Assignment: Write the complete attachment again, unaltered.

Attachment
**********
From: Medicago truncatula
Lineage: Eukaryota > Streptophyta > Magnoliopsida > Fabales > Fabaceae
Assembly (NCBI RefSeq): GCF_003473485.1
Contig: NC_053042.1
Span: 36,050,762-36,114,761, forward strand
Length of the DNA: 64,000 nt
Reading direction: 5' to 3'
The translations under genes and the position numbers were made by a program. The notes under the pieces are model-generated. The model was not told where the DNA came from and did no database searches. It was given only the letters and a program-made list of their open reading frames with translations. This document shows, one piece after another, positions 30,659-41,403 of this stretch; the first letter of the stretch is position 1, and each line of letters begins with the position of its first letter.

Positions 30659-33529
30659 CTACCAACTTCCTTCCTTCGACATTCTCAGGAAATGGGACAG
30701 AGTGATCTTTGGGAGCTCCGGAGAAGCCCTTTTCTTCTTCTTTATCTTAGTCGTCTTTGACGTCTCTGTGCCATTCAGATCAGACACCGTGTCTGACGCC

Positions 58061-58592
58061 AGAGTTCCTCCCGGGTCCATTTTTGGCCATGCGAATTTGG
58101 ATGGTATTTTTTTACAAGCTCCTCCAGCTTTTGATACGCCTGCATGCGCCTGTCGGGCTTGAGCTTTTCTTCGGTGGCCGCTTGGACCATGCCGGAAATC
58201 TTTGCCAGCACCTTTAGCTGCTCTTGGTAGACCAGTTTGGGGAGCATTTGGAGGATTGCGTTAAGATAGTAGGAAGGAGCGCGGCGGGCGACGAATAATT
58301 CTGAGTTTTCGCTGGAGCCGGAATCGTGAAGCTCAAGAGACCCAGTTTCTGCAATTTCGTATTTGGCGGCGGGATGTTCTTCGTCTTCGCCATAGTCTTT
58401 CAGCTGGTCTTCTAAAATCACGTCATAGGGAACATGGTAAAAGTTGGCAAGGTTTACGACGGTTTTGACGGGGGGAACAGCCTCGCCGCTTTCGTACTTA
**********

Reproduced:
From: Medicago truncatula
Lineage: Eukaryota > Streptophyta > Magnoliopsida > Fabales > Fabaceae
Assembly (NCBI RefSeq): GCF_003473485.1
Contig: NC_053042.1
Span: 36,050,762-36,114,761, forward strand
Length of the DNA: 64,000 nt
Reading direction: 5' to 3'
The translations under genes and the position numbers were made by a program. The notes under the pieces are model-generated. The model was not told where the DNA came from and did no database searches. It was given only the letters and a program-made list of their open reading frames with translations. This document shows, one piece after another, positions 30,659-41,403 of this stretch; the first letter of the stretch is position 1, and each line of letters begins with the position of its first letter.

Positions 30659-33529
30659 CTACCAACTTCCTTCCTTCGACATTCTCAGGAAATGGGACAG
30701 AGTGATCTTTGGGAGCTCCGGAGAAGCCCTTTTCTTCTTCTTTATCTTAGTCGTCTTTGACGTCTCTGTGCCATTCAGATCAGACACCGTGTCTGACGCC

Positions 58061-58592
58061 AGAGTTCCTCCCGGGTCCATTTTTGGCCATGCGAATTTGG
58101 ATGGTATTTTTTTACAAGCTCCTCCAGCTTTTGATACGCCTGCATGCGCCTGTCGGGCTTGAGCTTTTCTTCGGTGGCCGCTTGGACCATGCCGGAAATC
58201 TTTGCCAGCACCTTTAGCTGCTCTTGGTAGACCAGTTTGGGGAGCATTTGGAGGATTGCGTTAAGATAGTAGGAAGGAGCGCGGCGGGCGACGAATAATT
58301 CTGAGTTTTCGCTGGAGCCGGAATCGTGAAGCTCAAGAGACCCAGTTTCTGCAATTTCGTATTTGGCGGCGGGATGTTCTTCGTCTTCGCCATAGTCTTT
58401 CAGCTGGTCTTCTAAAATCACGTCATAGGGAACATGGTAAAAGTTGGCAAGGTTTACGACGGTTTTGACGGGGGGAACAGCCTCGCCGCTTTCGTACTTA